A person’s physical and mental health influence one another: deficiency in the care of one can lead to serious problems with the other. Having worked with vulnerable children and families for more than 30 years, I’m delighted to see the HeAL initiative tackling the physical health problems experienced by young people with psychosis, and ensuring both their mental and physical health are given equal attention.

    Rights

    The HeAL statement says that young people experiencing a first episode of psychosis have a number of rights:

    Young people with psychosis deserve better

    • I should not lose the physical health I possess, as a consequence of my mental illness, or my care and treatment
    • I have a right to a healthy active life
    • I have similar expectations of good physical health and health care as my peers who have not experienced psychosis
    • I, my family and my supporters, are respected, informed and helped to take responsibility for treatment medications where appropriate
    • I am not discriminated against or disadvantaged in my physical health care because of my mental health difficulties
    • I expect positive physical and mental health outcomes of my care to be equally valued and supported
    • From the start of my treatment and as a fundamental component of my health care, I am helped to minimize my risks of developing obesity, cardiovascular disease and diabetes

    The Statement is endorsed by
    International Early Psychosis Association
    International Early Psychosis Association (IEPA)
    International Mental Health Collaborating Network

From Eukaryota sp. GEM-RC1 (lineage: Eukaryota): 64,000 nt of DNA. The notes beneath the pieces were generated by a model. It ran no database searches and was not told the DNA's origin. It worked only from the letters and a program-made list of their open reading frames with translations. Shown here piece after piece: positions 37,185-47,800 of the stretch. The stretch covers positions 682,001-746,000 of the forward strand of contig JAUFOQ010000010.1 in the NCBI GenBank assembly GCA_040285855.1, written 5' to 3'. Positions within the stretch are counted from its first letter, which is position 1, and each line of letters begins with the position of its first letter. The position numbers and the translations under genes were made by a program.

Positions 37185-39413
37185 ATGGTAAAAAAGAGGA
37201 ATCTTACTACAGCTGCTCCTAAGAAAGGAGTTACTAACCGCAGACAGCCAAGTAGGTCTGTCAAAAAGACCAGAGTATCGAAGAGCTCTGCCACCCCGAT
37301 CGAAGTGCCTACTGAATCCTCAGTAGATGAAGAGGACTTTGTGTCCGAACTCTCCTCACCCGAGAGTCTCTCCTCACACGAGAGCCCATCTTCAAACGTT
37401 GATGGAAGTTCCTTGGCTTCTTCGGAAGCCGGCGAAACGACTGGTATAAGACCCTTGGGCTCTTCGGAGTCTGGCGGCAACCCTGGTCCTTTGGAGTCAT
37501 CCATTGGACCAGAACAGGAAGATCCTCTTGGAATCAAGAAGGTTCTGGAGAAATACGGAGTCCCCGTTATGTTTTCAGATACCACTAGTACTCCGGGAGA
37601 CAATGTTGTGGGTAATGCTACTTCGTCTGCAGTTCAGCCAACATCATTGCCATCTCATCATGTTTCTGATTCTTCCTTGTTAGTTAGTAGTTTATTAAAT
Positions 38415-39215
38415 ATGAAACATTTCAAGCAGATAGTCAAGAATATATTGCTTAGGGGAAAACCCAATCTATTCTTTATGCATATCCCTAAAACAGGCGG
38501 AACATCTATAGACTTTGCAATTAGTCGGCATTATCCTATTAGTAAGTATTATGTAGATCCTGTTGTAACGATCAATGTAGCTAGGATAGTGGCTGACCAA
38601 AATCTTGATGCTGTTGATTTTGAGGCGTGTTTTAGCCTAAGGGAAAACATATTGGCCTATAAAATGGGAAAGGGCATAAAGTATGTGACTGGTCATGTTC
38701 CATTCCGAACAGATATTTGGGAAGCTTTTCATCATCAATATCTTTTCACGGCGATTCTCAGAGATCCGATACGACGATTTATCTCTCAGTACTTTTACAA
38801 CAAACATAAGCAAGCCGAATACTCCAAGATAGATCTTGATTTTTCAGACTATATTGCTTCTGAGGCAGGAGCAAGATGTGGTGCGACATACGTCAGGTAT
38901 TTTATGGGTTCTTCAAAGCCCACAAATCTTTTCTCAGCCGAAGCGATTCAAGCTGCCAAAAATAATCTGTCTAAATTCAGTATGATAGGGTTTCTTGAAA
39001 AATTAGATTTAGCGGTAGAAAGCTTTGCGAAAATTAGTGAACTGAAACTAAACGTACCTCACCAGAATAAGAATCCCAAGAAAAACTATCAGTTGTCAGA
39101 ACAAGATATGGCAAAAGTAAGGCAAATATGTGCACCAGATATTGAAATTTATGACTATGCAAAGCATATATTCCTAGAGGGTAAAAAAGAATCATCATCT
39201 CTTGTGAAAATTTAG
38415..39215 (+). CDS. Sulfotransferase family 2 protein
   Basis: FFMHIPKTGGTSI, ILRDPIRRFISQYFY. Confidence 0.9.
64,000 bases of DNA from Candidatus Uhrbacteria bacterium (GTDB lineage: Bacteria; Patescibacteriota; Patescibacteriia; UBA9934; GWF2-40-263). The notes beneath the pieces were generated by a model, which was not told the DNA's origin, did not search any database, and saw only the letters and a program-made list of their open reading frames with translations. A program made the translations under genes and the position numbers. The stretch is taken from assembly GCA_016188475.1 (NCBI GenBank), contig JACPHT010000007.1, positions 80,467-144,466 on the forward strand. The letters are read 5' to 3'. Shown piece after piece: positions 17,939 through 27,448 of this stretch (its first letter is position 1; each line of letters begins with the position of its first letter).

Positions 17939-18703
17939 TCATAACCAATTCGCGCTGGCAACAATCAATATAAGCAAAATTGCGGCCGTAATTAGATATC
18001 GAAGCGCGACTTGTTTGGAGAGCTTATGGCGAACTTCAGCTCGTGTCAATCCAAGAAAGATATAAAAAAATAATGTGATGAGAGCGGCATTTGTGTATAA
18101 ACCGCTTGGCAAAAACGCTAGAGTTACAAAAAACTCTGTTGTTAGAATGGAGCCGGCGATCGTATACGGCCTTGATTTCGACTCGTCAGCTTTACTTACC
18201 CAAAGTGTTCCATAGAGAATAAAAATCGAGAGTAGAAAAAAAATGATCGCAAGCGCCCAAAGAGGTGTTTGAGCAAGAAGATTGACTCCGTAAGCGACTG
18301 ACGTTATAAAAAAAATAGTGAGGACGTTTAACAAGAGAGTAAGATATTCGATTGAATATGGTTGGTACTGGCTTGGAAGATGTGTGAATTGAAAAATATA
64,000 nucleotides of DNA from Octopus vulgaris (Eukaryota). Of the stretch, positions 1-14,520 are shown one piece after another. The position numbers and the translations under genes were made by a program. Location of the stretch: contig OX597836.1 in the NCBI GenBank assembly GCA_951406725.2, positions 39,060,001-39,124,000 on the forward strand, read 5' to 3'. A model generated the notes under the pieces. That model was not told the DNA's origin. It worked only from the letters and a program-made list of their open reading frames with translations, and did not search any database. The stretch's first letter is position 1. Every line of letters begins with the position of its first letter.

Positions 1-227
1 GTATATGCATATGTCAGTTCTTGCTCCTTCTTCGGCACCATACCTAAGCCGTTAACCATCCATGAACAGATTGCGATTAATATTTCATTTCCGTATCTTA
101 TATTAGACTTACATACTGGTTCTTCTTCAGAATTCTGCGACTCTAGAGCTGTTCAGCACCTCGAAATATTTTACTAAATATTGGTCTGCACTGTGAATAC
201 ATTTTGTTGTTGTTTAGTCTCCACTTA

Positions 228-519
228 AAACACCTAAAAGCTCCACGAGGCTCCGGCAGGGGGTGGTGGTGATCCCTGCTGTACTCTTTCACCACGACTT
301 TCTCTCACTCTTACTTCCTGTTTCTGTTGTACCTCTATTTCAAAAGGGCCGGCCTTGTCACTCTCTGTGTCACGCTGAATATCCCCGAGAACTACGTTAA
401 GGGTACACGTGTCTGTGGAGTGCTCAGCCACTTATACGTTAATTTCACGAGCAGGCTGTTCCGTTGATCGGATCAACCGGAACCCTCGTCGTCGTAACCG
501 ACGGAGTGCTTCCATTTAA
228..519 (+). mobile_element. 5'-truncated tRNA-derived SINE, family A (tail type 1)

European Psychiatric Association
    European Psychiatric Association (EPA)
    WHO Collaborating Center in Mental Health (Dipartimento di Salute Mentale Trieste)
    NZ Early Intervention in Psychosis Society
    New Zealand Early Intervention in Psychosis Society (NZEIPS) Inc.
    Associazione Italiana Interventi Precoci nelle Psicosi
    Associazione Italiana Interventi Precoci nelle Psicosi (AIPP)
    Japanese Society of Prevention and Early Intervention in Psychiatry (JSEIP)
    Japanese Society of Prevention and Early Intervention in Psychiatry (JSEIP)

    You can download the full statement in pdf format Here

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    Research and Practice

    HETI Positive Cardiometabolic Health algorithm Lester Adaptation: Positive Cardiometabolic Health Resource
    An early intervention framework people on psychotropic medications (Curtis, Newall & Samaras, 2011)

    You can read the pdf version by clicking on title Psychiatry Positive Cardio Metabolic Algorithm 2011


    A UK version of the HETI algorithm adapted for use in the UK 

    You can read the pdf version by clicking on title Positive Cardiometabolic Health chart- website

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    Videos and Presentations

    'Being Bothered About Billy - The RCGP James Mackenzie Lecture 2012 with Professor Helen Lester

    Professor Helen Lester encouraged GPs to make people with serious mental illness their "core business" at the Royal College of General Practitioners' AGM in London recently (16/11/12) and to adopt a new mantra to improve their care: don't just screen, intervene - and from an early age. Professor Lester, GP, made the comments during her James Mackenzie Lecture which she entitled 'Being Bothered About Billy' from a poem by Simon Armitage. This is a recording of her lecture.

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    Organisations

    iphYs The iphYs collaboration commenced in 2010 at the IEPA conference in Amsterdam and then continued at several iphYs meetings including in Sydney in 2011 and 2013 as well as in San Francisco in October 2012, Leuven (2013) and Padua (2014). Visit their site here

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    Links

    Iris The Early Intervention in Psychosis IRIS Network supports the promotion of EI in psychosis. First formed to support the National EI Programme (2004-2010) this network brings together elected EI regional leads to share issues and solutions.